I have been doing semi-regular health updates on Twitter but with the constraints of the character limit, I thought it prudent to do a proper LJ update about it as well...
I'll take this from the start of the year because I can't quite remember if I've updated along the way...
I think I updated about my final appointment with Urology during my "Year in Review" post, where basically he had to hold his hands up to the fact that he didn't know what was wrong with me and discharged me back to my GP. I asked him to state in the discharge letter that I suspected it was either gall bladder or stress-related, and thankfully he was amenable to doing that.
The discharge letter turned up at some point in January. Thanks to work commitments, I wasn't able to contact the GP until early February - a half-day spent in a heightened state of anxiety due to panicking that they wouldn't listen to my concerns. Thankfully, the GP did listen, and agreed to refer me for a scan of my gall bladder, liver and spleen. He also agreed to see me (my GP mostly does phone appointments unless they need to examine you) and concurred that the pain in my side was in the right area to be potentially gall bladder related.
Booking the ultrasound appointment was a bit of a mission, as I couldn't book it online and had to call up a company called "Health Harmonie" who were handling the service "on behalf of" the GP (hmmmm). The first time I tried to call they somehow managed to mute my call after taking me off hold (so they couldn't hear me), and then when I did finally manage to get through they needed another two days to pull through my notes to decide whether the scan had to be done at hospital or whether it could be done at the local surgery.
It turned out to be the latter, thankfully - not my actual surgery but one just up the road. Predictably, they found nothing wrong with my gall bladder, which was infinitely frustrating considering it really hurt when she was pushing the scanner thing into my side...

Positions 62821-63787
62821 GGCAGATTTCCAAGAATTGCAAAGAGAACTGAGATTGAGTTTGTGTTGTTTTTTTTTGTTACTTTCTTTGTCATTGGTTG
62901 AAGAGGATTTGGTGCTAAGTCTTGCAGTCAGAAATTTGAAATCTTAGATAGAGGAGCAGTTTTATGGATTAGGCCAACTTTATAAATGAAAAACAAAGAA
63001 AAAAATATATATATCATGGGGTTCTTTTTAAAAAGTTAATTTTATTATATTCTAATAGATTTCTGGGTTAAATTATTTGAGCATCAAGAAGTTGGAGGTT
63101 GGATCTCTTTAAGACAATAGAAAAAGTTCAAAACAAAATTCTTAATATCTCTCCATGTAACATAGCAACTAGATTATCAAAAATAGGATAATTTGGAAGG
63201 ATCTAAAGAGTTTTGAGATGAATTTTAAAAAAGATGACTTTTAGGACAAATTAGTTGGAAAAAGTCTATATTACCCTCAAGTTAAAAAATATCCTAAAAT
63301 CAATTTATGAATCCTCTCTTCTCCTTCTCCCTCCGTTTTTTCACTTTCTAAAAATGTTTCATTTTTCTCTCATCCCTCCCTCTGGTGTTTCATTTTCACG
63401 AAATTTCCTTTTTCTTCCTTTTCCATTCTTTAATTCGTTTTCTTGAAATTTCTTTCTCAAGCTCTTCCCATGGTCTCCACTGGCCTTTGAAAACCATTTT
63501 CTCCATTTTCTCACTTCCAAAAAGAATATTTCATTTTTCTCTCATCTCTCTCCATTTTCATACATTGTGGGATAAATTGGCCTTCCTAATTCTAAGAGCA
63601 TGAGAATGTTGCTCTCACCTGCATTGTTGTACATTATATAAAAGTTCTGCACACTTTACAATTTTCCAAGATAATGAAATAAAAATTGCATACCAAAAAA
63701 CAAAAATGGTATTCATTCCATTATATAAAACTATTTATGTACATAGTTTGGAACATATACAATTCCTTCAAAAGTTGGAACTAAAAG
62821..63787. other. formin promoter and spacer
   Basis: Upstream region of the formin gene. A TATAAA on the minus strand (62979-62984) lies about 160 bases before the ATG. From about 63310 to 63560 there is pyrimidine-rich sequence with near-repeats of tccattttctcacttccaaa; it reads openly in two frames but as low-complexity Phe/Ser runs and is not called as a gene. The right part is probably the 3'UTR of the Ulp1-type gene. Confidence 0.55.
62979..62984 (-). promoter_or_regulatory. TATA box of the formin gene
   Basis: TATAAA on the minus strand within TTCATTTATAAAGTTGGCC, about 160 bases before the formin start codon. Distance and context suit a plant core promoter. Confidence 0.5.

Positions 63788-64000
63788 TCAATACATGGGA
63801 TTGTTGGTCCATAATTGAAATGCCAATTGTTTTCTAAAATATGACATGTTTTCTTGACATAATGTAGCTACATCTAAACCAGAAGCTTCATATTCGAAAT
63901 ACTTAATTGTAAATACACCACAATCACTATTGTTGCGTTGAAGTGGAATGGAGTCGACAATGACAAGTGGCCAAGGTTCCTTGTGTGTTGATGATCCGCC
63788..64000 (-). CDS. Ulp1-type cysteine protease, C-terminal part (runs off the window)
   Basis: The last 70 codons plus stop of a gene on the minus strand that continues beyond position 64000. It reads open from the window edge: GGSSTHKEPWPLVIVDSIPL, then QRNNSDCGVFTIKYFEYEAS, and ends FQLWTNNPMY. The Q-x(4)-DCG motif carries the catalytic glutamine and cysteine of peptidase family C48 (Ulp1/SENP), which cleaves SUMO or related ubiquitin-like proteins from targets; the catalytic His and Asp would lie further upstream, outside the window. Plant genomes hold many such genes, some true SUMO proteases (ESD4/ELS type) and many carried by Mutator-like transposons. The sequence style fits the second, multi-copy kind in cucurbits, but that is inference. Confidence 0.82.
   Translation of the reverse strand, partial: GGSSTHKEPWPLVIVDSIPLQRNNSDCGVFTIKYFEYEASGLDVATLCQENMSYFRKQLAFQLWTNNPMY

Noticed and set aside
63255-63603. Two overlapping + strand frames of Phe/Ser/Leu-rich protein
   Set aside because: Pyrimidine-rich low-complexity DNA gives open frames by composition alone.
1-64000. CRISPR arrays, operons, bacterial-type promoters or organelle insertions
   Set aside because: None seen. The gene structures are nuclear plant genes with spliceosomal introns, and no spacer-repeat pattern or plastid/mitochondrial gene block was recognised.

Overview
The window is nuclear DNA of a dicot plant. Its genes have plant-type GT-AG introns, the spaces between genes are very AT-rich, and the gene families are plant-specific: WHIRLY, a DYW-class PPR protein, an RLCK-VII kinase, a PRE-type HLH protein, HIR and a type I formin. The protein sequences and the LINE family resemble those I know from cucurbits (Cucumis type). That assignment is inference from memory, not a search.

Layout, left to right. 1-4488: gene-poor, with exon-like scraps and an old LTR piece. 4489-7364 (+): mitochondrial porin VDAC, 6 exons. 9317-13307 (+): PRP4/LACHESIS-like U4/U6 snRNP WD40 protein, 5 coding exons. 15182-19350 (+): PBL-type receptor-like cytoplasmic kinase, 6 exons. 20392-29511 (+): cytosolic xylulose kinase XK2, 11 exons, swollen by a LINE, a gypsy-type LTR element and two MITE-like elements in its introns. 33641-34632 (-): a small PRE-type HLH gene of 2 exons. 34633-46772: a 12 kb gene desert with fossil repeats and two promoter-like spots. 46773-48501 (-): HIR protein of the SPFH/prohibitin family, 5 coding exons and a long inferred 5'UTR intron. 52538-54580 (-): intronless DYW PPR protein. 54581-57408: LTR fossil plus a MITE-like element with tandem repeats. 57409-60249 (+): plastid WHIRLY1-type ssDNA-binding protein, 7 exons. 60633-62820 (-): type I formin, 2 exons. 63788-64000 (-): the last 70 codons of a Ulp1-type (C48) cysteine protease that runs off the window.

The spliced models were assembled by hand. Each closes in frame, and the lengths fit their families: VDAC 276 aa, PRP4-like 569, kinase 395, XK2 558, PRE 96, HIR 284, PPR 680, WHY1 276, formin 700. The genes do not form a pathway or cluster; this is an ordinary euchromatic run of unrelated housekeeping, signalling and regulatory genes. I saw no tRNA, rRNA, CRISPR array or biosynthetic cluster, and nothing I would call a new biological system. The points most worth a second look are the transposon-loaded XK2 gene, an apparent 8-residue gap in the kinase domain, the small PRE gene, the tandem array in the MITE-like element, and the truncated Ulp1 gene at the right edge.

I contacted the GP again in mid-March, just before going on a family weekend away to Buxton, and asked for a gall bladder function test. The GP was reluctant to refer me for that as the scan was inconclusive, but asked me to do more blood tests to rule out yet more issues, including my thyroid. He also prescribed me with an anti-bacterial steroid cream for some eczema on my collarbones which had suddenly appeared and rapidly spread over the course of the previous fortnight.
Following the holiday to Buxton - which was knackering but good fun (so. many. hills) - I attempted to call up to get the blood test results. This took far longer than it should have done because the surgery was having major issues with its phones. In fact, when you call up, you are not calling the actual surgery but a switchboard for "Your Health Partnership", who run several local surgeries under the same umbrella. It was taking in excess of 100 calls to even get through to the phone queue, which only seemed to allow five people to wait at any one time, so the rest of time it was basically constantly engaged. When I was trying to fit this in around my meeting commitments, it was understandably frustrating.
It was also not helped by the fact that the one time I did manage to get through, I was informed there were no GP's in.
Eventually, after another failed morning attempting to get through, I decided to sign up for online services instead, as the surgery release a limited amount of appointments the night before for online booking. As a result of that I finally managed to book in a call back (not even a physical appointment!) with one of the practice partners.
He informed me the blood tests returned normally (OBVIOUSLY) but agreed to see me that evening to have a chat about where to go next.
The appointment turned out to be a lot more productive than I was expecting. He examined me and said he could "feel something" in the affected area - which was particularly sore that day so at least it wasn't elusive at the appointment for once - and also took a water sample because I thought I had another UTI. That was also inconclusive so he wasn't comfortable prescribing me antibiotics for it (I managed to get a handle on it by taking cranberry tablets and avoiding coffee for the weekend).
The GP asked me what scans I’d had, so I reeled off the whole list. He was also completely stumped as to what was actually wrong with me, BUT he agreed to sort my pain out for me and referred me for a steroid injection. His exact words to me as I left the appointment were a demand to "stop being mysterious!".
I had the steroid injection about two weeks later and the guy giving the injection also said he could "feel something" when examining me to figure out where to place the needle. (Which is all very well but it never shows up on scans!) He told me that the steroids would take around two weeks to properly kick in. According to the GP referral he had cited "chronic inflammation" as the cause.